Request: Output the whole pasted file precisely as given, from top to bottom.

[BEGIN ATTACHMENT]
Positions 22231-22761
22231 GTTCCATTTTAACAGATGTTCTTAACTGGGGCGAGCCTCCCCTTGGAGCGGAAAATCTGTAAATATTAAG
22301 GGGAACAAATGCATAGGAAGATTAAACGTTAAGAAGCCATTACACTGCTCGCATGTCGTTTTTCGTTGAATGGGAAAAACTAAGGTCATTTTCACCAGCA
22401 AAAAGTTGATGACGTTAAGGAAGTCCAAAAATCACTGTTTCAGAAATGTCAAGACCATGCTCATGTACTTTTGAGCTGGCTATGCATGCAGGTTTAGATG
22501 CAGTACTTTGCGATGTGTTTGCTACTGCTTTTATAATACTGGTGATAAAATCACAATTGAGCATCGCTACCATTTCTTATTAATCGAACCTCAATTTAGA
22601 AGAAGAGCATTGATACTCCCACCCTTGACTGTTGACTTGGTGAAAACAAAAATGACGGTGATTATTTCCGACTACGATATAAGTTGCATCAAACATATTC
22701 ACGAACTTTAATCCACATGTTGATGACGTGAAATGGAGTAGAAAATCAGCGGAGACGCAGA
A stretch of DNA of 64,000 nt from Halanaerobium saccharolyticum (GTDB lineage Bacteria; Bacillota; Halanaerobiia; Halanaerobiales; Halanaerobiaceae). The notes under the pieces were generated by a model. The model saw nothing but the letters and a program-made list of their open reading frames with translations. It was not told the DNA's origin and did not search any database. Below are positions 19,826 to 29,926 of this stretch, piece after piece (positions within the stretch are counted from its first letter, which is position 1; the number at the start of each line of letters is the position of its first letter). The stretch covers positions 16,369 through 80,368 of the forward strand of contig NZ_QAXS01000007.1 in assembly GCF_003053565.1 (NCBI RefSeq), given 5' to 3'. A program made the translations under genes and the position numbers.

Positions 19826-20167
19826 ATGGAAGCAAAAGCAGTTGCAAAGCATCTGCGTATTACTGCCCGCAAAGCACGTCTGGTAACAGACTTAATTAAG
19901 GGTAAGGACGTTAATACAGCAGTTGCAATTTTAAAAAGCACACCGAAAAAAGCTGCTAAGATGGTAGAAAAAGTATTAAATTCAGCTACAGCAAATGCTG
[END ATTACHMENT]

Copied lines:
Positions 22231-22761
22231 GTTCCATTTTAACAGATGTTCTTAACTGGGGCGAGCCTCCCCTTGGAGCGGAAAATCTGTAAATATTAAG
22301 GGGAACAAATGCATAGGAAGATTAAACGTTAAGAAGCCATTACACTGCTCGCATGTCGTTTTTCGTTGAATGGGAAAAACTAAGGTCATTTTCACCAGCA
22401 AAAAGTTGATGACGTTAAGGAAGTCCAAAAATCACTGTTTCAGAAATGTCAAGACCATGCTCATGTACTTTTGAGCTGGCTATGCATGCAGGTTTAGATG
22501 CAGTACTTTGCGATGTGTTTGCTACTGCTTTTATAATACTGGTGATAAAATCACAATTGAGCATCGCTACCATTTCTTATTAATCGAACCTCAATTTAGA
22601 AGAAGAGCATTGATACTCCCACCCTTGACTGTTGACTTGGTGAAAACAAAAATGACGGTGATTATTTCCGACTACGATATAAGTTGCATCAAACATATTC
22701 ACGAACTTTAATCCACATGTTGATGACGTGAAATGGAGTAGAAAATCAGCGGAGACGCAGA
A stretch of DNA of 64,000 nt from Halanaerobium saccharolyticum (GTDB lineage Bacteria; Bacillota; Halanaerobiia; Halanaerobiales; Halanaerobiaceae). The notes under the pieces were generated by a model. The model saw nothing but the letters and a program-made list of their open reading frames with translations. It was not told the DNA's origin and did not search any database. Below are positions 19,826 to 29,926 of this stretch, piece after piece (positions within the stretch are counted from its first letter, which is position 1; the number at the start of each line of letters is the position of its first letter). The stretch covers positions 16,369 through 80,368 of the forward strand of contig NZ_QAXS01000007.1 in assembly GCF_003053565.1 (NCBI RefSeq), given 5' to 3'. A program made the translations under genes and the position numbers.

Positions 19826-20167
19826 ATGGAAGCAAAAGCAGTTGCAAAGCATCTGCGTATTACTGCCCGCAAAGCACGTCTGGTAACAGACTTAATTAAG
19901 GGTAAGGACGTTAATACAGCAGTTGCAATTTTAAAAAGCACACCGAAAAAAGCTGCTAAGATGGTAGAAAAAGTATTAAATTCAGCTACAGCAAATGCTG